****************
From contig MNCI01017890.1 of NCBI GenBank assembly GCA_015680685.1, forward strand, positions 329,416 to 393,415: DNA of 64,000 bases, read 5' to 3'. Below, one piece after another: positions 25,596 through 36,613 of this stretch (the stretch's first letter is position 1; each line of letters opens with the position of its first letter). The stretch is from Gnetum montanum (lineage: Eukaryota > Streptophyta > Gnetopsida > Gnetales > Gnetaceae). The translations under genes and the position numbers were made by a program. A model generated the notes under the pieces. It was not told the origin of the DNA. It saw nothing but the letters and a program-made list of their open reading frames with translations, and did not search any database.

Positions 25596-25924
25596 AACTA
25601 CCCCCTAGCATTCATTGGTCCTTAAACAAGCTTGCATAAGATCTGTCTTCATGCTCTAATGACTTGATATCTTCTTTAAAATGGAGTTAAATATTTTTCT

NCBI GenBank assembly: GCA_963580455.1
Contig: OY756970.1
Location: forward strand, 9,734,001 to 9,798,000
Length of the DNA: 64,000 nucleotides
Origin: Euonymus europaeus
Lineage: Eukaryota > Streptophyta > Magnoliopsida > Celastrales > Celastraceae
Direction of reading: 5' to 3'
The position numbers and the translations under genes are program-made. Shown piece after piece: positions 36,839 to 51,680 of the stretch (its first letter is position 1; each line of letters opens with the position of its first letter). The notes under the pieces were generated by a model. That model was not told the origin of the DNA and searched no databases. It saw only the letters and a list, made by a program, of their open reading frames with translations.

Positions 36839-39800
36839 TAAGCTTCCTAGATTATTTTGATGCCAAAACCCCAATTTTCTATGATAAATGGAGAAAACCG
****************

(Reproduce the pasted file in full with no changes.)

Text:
From contig MNCI01017890.1 of NCBI GenBank assembly GCA_015680685.1, forward strand, positions 329,416 to 393,415: DNA of 64,000 bases, read 5' to 3'. Below, one piece after another: positions 25,596 through 36,613 of this stretch (the stretch's first letter is position 1; each line of letters opens with the position of its first letter). The stretch is from Gnetum montanum (lineage: Eukaryota > Streptophyta > Gnetopsida > Gnetales > Gnetaceae). The translations under genes and the position numbers were made by a program. A model generated the notes under the pieces. It was not told the origin of the DNA. It saw nothing but the letters and a program-made list of their open reading frames with translations, and did not search any database.

Positions 25596-25924
25596 AACTA
25601 CCCCCTAGCATTCATTGGTCCTTAAACAAGCTTGCATAAGATCTGTCTTCATGCTCTAATGACTTGATATCTTCTTTAAAATGGAGTTAAATATTTTTCT

NCBI GenBank assembly: GCA_963580455.1
Contig: OY756970.1
Location: forward strand, 9,734,001 to 9,798,000
Length of the DNA: 64,000 nucleotides
Origin: Euonymus europaeus
Lineage: Eukaryota > Streptophyta > Magnoliopsida > Celastrales > Celastraceae
Direction of reading: 5' to 3'
The position numbers and the translations under genes are program-made. Shown piece after piece: positions 36,839 to 51,680 of the stretch (its first letter is position 1; each line of letters opens with the position of its first letter). The notes under the pieces were generated by a model. That model was not told the origin of the DNA and searched no databases. It saw only the letters and a list, made by a program, of their open reading frames with translations.

Positions 36839-39800
36839 TAAGCTTCCTAGATTATTTTGATGCCAAAACCCCAATTTTCTATGATAAATGGAGAAAACCG